Beat magazine feature
The Comedy Of Errors
The Australian Shakespeare Company Artistic Director, Glenn Elston is well-versed in bringing Shakespeare’s work to modern audiences. But even he is surprised from time to time. In his first production of The Comedy Of Errors , Elston finds the script offers more than first meets the eye.
“This is brand new,” says Elston. “I’m a Comedy Of Errors virgin. The more I work on it, the more interesting it becomes. It’s one of those plays, unlike Macbeth or Lear or Richard or [Midsummer Night's] Dream where it’s all very apparent, Comedy Of Errors you’ve got to scratch behind the surface a bit to get to it.”
The Australian Shakespeare Company aims to deliver two productions a year, one, the popular outdoor summer program, which last summer featuredA Midsummer Night’s Dream and the other, an indoor production in a theatre or interesting venue. This year, having selected The Comedy Of Errors, the company returns to the 850-seat Athanaeum theatre.
It’s a production with its own original influences. “I have never seen The Comedy Of Errors either on video or live, so when I was working on it I decided that it was such a farcical world that you needed to create a farcical, surreal and or absurd world for it to exist in. You always try to find some sort of contemporary reference to clarify things and I kept thinking it’s really like Fawlty Towers,” says Elston, explaining, “An episode begins, there’s a set up and then out of that set up there’s misunderstandings and from the misunderstandings the comedy starts to compound and the incidents start to compound and it becomes more and more complex as it goes on.
That’s exactly what Shakespeare did with this one. You’ve got two sets of identical master and servant twins and one master and servant were separated from the other very early on and they grew up in different towns. Then on the day that the play is set, one pair arrive in the town [that the other set live in] at the same time that their father is looking for them and they’re identical, so the pair that arrive keep getting mistaken for the pair that live there and so there is a rollercoaster of events that happen that are very funny and at the end you get a final twist where you find that the mother of the master twins (of course it all revolves around a shipwreck at the beginning which is how everyone has been separated) has been living in the town as a nun and she appears at the end and the whole family’s reunited.”
The script is edited by Dr. Robert Benedetti. “It’s a lot tighter, it’s a lot snappier and some of the extra script has been pared back so that the story rolls on a lot quicker – none of the actual storyline has been removed, it’s just been condensed to make it work a lot better for a modern audience,” says Elston. One major difference is that the father’s speech at the beginning of the play, which explains how the family was on a boat that was shipwrecked, has been woven throughout the play. “It’s a very clever device and that keeps that character and the duke character alive throughout the play,” says Elston.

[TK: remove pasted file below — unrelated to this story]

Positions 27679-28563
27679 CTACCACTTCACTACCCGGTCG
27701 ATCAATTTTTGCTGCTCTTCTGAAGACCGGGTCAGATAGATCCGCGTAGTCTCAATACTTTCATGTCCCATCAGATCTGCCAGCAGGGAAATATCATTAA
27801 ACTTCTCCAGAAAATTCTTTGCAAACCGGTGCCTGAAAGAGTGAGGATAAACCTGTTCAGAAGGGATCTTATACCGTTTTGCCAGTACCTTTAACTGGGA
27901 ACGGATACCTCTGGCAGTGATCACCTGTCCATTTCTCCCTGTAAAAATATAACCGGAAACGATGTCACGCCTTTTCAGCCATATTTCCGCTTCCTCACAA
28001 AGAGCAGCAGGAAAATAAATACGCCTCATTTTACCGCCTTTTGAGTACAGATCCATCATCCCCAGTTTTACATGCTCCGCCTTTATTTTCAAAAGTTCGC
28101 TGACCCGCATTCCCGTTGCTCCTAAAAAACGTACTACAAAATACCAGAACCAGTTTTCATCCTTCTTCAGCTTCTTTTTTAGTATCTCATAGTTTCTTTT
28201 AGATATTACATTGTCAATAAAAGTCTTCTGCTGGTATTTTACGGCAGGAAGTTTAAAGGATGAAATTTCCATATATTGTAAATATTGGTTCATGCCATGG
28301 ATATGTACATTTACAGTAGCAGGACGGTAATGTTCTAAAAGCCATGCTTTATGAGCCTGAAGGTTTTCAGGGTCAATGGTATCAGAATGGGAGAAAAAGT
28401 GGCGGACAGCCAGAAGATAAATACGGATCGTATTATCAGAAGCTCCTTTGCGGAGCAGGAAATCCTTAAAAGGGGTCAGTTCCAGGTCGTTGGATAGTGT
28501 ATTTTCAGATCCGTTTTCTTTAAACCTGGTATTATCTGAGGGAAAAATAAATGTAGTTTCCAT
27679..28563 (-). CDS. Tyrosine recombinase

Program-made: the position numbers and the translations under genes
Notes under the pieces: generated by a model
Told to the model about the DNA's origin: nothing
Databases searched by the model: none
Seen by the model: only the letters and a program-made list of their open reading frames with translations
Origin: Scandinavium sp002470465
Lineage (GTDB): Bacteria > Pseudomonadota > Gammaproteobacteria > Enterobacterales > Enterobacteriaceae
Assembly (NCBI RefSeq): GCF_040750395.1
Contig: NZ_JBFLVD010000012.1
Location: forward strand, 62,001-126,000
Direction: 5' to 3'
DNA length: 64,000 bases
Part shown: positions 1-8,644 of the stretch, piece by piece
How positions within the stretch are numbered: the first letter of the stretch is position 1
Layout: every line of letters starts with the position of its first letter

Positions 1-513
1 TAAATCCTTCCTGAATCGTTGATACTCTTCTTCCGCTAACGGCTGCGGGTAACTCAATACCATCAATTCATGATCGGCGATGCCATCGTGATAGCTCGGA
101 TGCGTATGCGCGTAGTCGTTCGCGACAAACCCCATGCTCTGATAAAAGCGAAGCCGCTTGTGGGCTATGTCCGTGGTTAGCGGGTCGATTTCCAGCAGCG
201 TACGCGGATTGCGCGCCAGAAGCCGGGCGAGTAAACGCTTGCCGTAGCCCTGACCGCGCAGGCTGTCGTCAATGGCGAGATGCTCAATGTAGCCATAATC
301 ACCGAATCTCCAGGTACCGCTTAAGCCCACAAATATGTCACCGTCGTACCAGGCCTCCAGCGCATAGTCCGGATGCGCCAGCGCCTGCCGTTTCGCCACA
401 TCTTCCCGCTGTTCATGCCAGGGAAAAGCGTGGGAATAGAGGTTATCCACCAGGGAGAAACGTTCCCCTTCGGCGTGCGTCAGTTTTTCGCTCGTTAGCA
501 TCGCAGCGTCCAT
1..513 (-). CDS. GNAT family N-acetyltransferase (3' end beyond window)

Elston has found the edited script sets off the humour of the play. “I find with Shakespeare the more you tighten it up, the better the comedy works, especially the way this one’s written, the rhythm of it. Once you find it, he’s really telling you how to do it, that’s why we all think he’s so amazing. You reach a point where you feel like you’re finally getting it right and it’s because of the way it’s written. There’s a rhythm to it which gets you in the right place and works really well. The comedy starts to burst out of it.”
Elson has selected an experience cast in Brendan O’Connor, Simon Mallory, Terri Brabon, Ross Williams, Kevin Hopkins, Hugh Sexton, Josephine Bloom, Syd Brisbane, Adrian Dart, Tony Rive, Shireen Morris, Phil Lambert, Doru Surcel, Lisa Angove and Sally McLean. Costuming has been influenced by commedia dell’arte, and masks have been created by Ross Brown. Alicia Fernandez is the costume designer, having worked with the company in the past as a seamstress. “Working with her as a designer building the show from the ground up has been really terrific,” says Elston. “She’s brought in some really great ideas and she’s got a great sense of colour and proportion and balance. We’re drawing on commedia dell’arte and absurdity she’s having a field day – she’s really loving it.”
As for Elston himself, it’s been a big year, and doesn’t seem like being tamed just yet. “This is the fifth show that I’ve directed in six months, which is not bragging it’s just the way this year’s panned out, I frankly would have preferred to have directed about two,” he says. “This one opens on July 15 and then on July 23 we fly to Darwin, then straight down to Catherine and we do our ninth indigenous festival – a weekend festival called Walking With Spirits out in the south-west corner of Arnhem Land, then back to Darwin the next day, then fly to Edinburgh and we’ve got two shows in the Edinburgh Fringe Festival.”
The Australian Shakespeare Company’s production of Shakespeare’s The Comedy Of Errors is on at the Athenaeum Theatre from Thursday July 15 to Sunday August 1.